Categorized | General Health

Are You Having Problems Getting a Night of Slumber?

So often I hear, I do not sleep well and according to the National Sleep Foundation, nearly 30 percent of adults get less than six hours of sleep per night. We should try to average seven to nine hours for good health. Sleep is where we repair and heal the body.

Having an occasional night without good sleep can be tolerated in the body but if you find yourself having ongoing issues with your sleep your emotional and mental health can be affected. Habitual sleeplessness can accelerate aging of the brain, increase our risk of heart attacks, cause irregular heartbeats, high blood pressure, stroke, lower your ability to fight things off (weakens your immunity), increase weight/obesity, and increase your changes towards diabetes.

Otherwise healthy people who get too little or too much sleep may be at risk for heart disease. A new study by Dr. Chan-Won Kim found that individuals who have poor sleep habits are more likely to suffer from stiff arteries and calcium deposits on the walls of the major arteries. Coronary calcium develops long before the symptoms occur and can increase the risk of heart disease. (Mouth plaque is the same material as this, so be sure to get your teeth cleaned on a regular cycle).

Insomnia (the most common sleep disorder) can be a number of symptoms such as:

  • Difficulty falling asleep
  • Struggling to stay asleep
  • Waking up too early
  • Experiencing non-restorative sleep (sleeping through then iht but still feeling exhausted and un-refreshed in the morning)

If you have trouble sleeping the majority of the nights in a month then that is considered Chronic insomnia. It can be frustrating and exhausting but often it is temporary. In some cases it can last for months or several years. Stress can be a big contributor to your sleep patterns as well as your daily nutrition.

As more and more studies are showing, the old saying “you are what you eat” we are now looking at whether there should be an addendum to that statement of: “you sleep how you eat.” A small new study from Columbia University Medical Center finds that over just a few nights, diet can make a difference in sleep quality:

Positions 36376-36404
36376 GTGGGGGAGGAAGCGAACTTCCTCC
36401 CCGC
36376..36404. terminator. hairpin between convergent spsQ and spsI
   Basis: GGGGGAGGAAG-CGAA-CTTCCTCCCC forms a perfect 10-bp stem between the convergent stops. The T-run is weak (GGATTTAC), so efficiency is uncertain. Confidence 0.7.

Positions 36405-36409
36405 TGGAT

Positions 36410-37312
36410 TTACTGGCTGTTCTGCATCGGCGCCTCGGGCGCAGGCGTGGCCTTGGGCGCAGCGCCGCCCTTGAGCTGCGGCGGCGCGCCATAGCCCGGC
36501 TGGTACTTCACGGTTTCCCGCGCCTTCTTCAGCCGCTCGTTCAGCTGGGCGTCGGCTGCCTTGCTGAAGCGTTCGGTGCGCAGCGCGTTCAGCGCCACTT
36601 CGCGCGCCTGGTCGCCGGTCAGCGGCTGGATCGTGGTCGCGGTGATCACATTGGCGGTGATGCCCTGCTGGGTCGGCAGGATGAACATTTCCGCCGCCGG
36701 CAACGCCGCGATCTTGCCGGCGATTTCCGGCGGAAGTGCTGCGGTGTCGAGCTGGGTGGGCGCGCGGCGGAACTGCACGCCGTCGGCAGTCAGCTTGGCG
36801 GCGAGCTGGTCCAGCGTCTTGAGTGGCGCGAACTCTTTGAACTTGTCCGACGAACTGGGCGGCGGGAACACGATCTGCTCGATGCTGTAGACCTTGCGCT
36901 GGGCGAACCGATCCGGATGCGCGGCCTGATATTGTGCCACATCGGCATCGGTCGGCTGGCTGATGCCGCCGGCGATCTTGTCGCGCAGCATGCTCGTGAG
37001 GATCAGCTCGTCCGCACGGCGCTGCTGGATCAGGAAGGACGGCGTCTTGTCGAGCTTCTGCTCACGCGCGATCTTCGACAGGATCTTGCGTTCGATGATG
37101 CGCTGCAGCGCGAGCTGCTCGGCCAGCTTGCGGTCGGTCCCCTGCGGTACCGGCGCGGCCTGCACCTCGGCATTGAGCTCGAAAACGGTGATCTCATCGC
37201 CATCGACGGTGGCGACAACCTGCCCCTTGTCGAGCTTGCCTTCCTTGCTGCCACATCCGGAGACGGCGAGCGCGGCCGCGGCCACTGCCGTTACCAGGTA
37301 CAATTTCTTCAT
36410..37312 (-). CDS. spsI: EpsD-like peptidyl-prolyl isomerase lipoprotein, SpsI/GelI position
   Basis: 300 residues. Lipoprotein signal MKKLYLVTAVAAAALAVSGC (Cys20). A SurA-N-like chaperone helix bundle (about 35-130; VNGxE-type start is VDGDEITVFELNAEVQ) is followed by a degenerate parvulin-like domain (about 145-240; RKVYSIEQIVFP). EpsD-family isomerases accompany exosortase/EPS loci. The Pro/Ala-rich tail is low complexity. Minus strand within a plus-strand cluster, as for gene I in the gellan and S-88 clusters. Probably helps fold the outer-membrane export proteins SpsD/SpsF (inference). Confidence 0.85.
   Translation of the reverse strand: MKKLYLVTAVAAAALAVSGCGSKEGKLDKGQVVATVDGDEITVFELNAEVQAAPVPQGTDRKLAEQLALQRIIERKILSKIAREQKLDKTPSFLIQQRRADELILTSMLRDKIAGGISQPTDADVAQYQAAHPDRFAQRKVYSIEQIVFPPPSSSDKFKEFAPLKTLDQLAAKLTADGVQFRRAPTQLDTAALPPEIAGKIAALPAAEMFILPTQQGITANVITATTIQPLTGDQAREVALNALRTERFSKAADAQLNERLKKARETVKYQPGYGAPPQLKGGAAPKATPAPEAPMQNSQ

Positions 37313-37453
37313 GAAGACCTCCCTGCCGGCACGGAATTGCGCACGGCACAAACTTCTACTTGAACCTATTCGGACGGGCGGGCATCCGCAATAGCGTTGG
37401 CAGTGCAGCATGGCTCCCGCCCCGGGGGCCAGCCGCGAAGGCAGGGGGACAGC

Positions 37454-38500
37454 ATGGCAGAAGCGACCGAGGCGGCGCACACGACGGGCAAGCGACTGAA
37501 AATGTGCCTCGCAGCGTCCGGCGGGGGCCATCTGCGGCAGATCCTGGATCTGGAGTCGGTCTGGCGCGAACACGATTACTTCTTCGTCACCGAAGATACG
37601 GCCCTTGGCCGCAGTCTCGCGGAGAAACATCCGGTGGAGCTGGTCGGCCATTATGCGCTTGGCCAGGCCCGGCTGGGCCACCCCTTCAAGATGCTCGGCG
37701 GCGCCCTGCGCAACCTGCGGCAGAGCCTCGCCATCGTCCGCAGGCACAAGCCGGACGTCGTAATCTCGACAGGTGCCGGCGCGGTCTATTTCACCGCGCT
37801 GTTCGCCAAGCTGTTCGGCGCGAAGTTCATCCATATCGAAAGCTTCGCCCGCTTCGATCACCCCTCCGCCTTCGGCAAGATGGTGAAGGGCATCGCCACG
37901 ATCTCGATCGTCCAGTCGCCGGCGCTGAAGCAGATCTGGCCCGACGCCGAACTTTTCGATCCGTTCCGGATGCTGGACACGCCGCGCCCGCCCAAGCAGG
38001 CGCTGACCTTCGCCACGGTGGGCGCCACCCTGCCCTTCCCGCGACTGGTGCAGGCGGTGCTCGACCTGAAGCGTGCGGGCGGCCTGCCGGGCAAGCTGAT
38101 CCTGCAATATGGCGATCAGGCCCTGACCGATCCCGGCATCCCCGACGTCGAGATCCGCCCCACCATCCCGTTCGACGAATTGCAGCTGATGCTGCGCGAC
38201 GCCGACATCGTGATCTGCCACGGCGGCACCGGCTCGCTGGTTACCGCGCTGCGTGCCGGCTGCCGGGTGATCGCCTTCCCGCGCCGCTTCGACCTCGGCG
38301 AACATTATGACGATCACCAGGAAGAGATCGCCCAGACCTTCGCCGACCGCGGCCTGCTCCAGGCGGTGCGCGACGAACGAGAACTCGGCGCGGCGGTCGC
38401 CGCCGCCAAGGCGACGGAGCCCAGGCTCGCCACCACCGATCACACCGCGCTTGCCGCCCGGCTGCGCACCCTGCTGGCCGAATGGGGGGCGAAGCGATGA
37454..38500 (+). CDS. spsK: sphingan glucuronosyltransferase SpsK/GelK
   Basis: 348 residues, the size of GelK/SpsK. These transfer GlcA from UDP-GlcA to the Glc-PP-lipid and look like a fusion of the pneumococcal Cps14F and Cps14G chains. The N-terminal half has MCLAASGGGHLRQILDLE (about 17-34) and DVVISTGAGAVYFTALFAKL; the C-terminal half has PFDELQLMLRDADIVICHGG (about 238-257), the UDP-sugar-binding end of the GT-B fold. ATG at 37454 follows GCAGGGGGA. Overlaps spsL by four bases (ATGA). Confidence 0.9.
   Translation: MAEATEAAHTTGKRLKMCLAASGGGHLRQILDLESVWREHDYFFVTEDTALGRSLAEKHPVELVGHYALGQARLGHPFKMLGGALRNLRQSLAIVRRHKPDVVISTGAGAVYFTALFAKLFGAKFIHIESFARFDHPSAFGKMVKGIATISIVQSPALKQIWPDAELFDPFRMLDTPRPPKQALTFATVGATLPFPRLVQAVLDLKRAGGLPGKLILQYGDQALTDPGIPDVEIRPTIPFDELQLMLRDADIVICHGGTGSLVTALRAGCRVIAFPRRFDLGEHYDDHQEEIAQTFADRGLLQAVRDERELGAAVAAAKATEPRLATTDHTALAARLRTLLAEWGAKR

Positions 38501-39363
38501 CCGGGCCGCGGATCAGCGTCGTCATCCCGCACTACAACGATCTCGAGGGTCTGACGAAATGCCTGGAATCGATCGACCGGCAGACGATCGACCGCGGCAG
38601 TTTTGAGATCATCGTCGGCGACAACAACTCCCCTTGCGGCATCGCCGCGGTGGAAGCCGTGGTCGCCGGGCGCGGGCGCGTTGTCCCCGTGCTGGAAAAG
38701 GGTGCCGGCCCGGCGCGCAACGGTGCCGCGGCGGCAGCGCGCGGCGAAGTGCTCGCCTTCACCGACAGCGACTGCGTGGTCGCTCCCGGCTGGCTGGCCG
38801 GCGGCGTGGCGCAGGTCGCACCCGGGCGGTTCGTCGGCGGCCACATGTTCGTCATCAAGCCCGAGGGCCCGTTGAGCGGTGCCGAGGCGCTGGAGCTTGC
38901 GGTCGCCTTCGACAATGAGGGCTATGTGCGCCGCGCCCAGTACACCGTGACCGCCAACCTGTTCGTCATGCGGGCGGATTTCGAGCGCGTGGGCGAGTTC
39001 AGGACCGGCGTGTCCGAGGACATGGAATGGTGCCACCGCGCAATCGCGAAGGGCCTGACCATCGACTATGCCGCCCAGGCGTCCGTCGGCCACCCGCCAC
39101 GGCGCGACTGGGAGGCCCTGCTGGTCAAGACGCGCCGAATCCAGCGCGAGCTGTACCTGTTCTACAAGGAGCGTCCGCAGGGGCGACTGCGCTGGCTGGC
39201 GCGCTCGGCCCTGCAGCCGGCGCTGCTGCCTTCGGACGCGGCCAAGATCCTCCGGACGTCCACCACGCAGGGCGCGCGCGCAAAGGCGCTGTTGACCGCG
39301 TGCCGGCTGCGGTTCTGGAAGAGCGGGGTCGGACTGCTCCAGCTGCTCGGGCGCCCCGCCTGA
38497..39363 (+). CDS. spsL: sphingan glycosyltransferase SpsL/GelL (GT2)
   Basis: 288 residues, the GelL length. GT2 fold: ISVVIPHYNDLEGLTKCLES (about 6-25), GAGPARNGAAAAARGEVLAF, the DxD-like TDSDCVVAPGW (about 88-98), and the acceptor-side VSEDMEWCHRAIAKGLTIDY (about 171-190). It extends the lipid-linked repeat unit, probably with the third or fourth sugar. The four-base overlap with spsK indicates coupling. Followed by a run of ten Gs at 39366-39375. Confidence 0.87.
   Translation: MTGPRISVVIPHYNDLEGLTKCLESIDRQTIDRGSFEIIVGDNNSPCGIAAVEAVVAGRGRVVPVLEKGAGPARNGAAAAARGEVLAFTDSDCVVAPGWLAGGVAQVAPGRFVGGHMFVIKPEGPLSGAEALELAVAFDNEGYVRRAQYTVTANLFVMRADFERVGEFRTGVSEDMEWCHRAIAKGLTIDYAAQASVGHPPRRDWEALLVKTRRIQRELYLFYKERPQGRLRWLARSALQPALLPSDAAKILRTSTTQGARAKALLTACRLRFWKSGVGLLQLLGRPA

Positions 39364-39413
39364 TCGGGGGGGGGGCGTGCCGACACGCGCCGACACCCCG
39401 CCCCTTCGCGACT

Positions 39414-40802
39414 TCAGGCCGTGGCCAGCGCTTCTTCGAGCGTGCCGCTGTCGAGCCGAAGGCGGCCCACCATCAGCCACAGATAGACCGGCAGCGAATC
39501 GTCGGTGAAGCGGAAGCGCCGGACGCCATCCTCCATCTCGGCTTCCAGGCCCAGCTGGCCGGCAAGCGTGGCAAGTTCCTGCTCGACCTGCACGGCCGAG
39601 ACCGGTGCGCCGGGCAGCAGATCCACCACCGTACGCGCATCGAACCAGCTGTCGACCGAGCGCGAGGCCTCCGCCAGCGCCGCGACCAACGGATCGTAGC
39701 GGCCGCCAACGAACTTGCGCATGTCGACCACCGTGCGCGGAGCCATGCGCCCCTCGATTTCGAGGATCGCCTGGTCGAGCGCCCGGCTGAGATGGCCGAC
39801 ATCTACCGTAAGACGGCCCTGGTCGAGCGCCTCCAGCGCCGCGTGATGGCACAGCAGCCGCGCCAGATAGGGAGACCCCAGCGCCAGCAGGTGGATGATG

People who ate higher-fat, lower fiber diets were more likely to sleep poorly that night than when they ate a healthier diet. They were in a sleep lab, of course, and not in their natural habitats. But if results could be applicable to us at home– then a new tenet of sleep hygiene might be not to have a lot of fatty food before we go to sleep.

I would extend a few more comments to the study above saying, blend the protein, carbohydrates and fat as your last meal so you body will regulate insulin and provide a much better sleep pattern. If you have high fat and high carbohydrates (which tend to go together) you are more likely to store body fat, especially around the middle of you abdomen and increase your exposure to diabetes. In addition, the higher carbohydrate meals bring up congestion, often down the back of the throat, which increases snoring issues during the night. If you choose to have carbohydrates it is a very good idea to have protein with them and especially before bed. If you forget and are congested try sleeping on a sloped pillow to help you body drain the congestion without trapping the tongue on the back of your throat and trying to breathe.

Since sleep is the time where the body repairs itself from the days demands, if there is not enough nutrients available the body will “rob Peter to pay Paul” which often results in the stripping of glycogen (stored in your liver). This causes you to wake between 1AM and 3AM which is the Liver time of the day in Chinese Medicine. The liver also communicates disruption with lines in the area between the eyebrows above the nose. They can show up when the liver is fatigued, either by being depleted or toxic. If you see these lines you might want to set an appointment with me to look at your nutrition or have a BodyScan done. To contact me call (303) 471 4725 or send me an email through my website at

Stay tuned in for Part 2 of this Sleep Blog which will cover some supplements that can help.  


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